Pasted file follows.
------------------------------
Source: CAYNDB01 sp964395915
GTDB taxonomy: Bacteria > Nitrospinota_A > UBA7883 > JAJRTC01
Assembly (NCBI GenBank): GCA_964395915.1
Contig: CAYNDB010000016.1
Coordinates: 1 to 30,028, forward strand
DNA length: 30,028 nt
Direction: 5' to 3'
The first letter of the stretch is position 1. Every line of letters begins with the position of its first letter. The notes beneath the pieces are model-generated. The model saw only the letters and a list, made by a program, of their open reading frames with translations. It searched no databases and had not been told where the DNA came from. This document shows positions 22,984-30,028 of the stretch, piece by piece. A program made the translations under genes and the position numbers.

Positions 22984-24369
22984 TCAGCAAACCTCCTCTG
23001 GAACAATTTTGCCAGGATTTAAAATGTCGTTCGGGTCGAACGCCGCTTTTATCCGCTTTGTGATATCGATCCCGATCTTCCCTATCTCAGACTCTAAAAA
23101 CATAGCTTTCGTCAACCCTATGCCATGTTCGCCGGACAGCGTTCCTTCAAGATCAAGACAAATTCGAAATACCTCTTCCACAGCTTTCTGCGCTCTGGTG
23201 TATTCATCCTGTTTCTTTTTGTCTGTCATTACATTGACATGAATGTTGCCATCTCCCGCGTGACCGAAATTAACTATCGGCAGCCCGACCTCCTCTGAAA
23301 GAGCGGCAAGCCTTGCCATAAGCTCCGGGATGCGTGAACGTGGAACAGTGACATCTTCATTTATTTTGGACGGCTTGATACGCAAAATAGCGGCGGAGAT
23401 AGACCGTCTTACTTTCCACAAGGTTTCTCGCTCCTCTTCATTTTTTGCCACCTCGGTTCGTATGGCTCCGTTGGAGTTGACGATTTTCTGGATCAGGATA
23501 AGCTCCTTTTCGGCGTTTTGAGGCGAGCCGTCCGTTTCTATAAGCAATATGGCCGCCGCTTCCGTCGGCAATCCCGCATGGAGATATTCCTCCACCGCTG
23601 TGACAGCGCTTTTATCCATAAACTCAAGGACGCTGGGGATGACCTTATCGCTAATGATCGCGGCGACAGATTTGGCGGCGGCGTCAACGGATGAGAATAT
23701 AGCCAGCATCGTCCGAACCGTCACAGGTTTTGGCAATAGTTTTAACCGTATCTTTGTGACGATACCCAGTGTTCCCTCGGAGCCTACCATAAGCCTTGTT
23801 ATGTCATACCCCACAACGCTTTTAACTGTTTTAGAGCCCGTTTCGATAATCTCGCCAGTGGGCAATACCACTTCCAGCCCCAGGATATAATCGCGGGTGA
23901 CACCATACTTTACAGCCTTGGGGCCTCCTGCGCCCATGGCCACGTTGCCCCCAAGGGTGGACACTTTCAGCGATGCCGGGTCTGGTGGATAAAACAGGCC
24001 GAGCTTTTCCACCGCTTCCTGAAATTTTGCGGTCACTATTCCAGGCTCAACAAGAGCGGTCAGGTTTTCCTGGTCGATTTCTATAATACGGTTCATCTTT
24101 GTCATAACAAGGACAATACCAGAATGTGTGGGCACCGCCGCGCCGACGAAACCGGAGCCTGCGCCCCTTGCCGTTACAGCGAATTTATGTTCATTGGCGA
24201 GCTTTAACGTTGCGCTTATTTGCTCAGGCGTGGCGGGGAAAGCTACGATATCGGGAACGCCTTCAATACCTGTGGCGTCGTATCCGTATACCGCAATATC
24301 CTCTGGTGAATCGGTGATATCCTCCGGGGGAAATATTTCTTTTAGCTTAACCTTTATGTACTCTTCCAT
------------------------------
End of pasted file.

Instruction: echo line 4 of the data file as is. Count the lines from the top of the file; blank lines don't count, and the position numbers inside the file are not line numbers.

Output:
Contig: CAYNDB010000016.1